Retailers need to transform the supply chain to optimize assortment.

Supply chain outlook for 2023 revolves around resiliency, optimization, efficiency and a bit of normalcy

Supply chain conditions are expected to improve in 2023 compared to 2022 and 2021, but executives in multiple industries say their companies will focus on resiliency and optimization as conditions remain fragile.

The comments from executives were made in a series of earnings conference calls in recent weeks. These executives noted that plans for 2023 are being formulated.

Among the key takeaways:

  • Goods are expected to flow more freely in 2023.

  • Inflationary pressures are easing in select areas but remain volatile.

  • Resiliency is a key goal but retooling a supply chain takes time.

  • Companies are not assuming that supply chain operations will return to the productivity and efficiency levels in 2019, before the COVID-19 pandemic.

  • Transparency will be required to optimize supply chain management.

Here's a look at select comments from CXOs on the supply chain in the year ahead.

Also: McKinsey: These 8 characteristics of resilient supply chains can give your business a competitive advantage | Execution management, process excellence key to outrunning inflation, supply chain woes says Celonis co-CEO

Joel Anderson, Five Below CEO

“With respect to supply chain, we are proactively managing our operations and navigating dynamic conditions. We continue to look for ways to control our destiny. As an example, we strategically accelerated inventory receipts to ensure a great in-stock position for the holiday season.”

Greg Lewis, Honeywell CFO

“We are also looking at our own supply chain from a resiliency perspective. It’s really difficult to completely uproot your supply chain, and frankly, it’s very inflationary. I think people are going to take those decisions really carefully. I will use the term surgical. We are sort of doing a few things around the edges to create some redundancy in places where we think risk levels may have gone up.”

Antonio Neri, CEO of HPE

“We are continuing to take proactive measures to mitigate supply chain challenges and we are working through our large order book, which has experienced no material cancellations. Over the course of 2023, we expect to see greater easing but not an end to supply shortages.”

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Josh Jepsen, CFO of John Deere

“We're seeing pockets of improvement in the supply chain, but it remains fragile. So, we're not assuming that our operations return to normal levels of productivity and efficiency in our forecast.”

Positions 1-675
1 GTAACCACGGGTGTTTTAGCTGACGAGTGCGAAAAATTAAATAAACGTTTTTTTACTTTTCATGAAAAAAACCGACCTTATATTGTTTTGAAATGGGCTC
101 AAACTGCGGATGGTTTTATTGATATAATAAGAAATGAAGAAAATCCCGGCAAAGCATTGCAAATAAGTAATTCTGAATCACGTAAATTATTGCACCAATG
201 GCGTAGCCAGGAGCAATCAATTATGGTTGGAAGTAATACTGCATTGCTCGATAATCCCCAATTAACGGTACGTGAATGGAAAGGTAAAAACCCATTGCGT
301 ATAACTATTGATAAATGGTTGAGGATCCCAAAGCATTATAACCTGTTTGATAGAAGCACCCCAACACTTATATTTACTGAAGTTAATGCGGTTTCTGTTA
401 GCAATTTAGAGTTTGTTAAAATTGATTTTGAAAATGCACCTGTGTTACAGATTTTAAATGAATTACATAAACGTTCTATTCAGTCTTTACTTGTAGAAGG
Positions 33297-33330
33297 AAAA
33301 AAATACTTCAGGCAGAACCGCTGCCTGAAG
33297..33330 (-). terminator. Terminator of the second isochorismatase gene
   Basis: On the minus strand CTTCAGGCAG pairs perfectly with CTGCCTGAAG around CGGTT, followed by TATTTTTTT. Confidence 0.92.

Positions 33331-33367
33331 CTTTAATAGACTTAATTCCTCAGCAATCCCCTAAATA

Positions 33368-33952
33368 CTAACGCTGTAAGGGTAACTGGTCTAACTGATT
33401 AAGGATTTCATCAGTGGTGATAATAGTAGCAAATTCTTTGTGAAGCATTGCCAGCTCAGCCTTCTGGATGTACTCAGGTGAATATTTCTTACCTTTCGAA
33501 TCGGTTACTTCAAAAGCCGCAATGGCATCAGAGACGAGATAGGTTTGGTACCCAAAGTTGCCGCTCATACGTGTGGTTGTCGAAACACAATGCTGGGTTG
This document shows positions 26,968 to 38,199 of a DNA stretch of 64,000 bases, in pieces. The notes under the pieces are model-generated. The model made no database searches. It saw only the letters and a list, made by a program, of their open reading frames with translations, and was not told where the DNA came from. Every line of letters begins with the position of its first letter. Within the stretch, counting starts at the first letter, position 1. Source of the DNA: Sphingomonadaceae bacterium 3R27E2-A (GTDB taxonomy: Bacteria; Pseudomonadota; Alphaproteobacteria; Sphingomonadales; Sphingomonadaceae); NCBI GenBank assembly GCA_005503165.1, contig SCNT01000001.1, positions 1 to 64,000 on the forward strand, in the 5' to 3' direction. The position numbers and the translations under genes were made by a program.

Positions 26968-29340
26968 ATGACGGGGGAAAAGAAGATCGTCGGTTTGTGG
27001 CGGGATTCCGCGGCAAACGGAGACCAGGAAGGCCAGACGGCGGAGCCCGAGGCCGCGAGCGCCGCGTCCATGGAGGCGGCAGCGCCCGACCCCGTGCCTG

Richard Hayne, CEO of Urban Outfitters

“Supply chain costs have dropped precipitously over the last six months, and our speed-to-market capabilities are almost back to FY '20 levels.”

Adrian Mitchell, CFO of Macy's

“There are two realities that we view in our planning. Number one is that goods will be flowing. We also believe the supply chain is going to continue to get healthier and healthier. But the key thing is that goods are flowing. I think what's important for us for next year is really thinking about inventory control.”

John Murphy, President & CFO of The Coca-Cola Company

“As we think about the supply chain, it's important to not just have efficiency as a metric, we also need to make sure that we have continuity.”

Mary Barra, CEO of General Motors Company

“As we've moved through the year, we have seen gradual improvement in the supply chain, including semiconductors.

Short-term disruptions will continue to happen, but we're taking concrete steps to minimize them and build long-term resiliency. This includes several strategic supply agreements for mature nodes where supply is most constrained. We are also working directly with semiconductor suppliers, ensuring long-term forecasts to increase transparency and ensure their planning cycles include our volume.”

Monish Patolawala, Executive VP and Chief Financial & Transformation Officer at 3M

“Raw material, logistics and labor inflation are starting to show some signs of moderation, and we are starting to see some evidence of global supply chain stabilization.”

James Umpleby, CEO of Caterpillar

“We're working closely with our suppliers, as I think all companies are doing, thinking about our supply chain. And certainly, resilience is very important.”

Celonis Media covers the process economy and the impact of process mining and execution management across industries. This article was based on publicly available information and doesn't reflect whether Celonis technology was used or whether the company is a customer.

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Larry Dignan
Editor in Chief (former)

Larry Dignan is the former Editor in Chief of Celonis Media. Before joining Celonis, he was Editor in Chief of ZDNet and has covered the technology industry and transformation trends for more than two decades, publishing articles in, Inter@ctive Week, The New York Times, and Financial Planning magazine.

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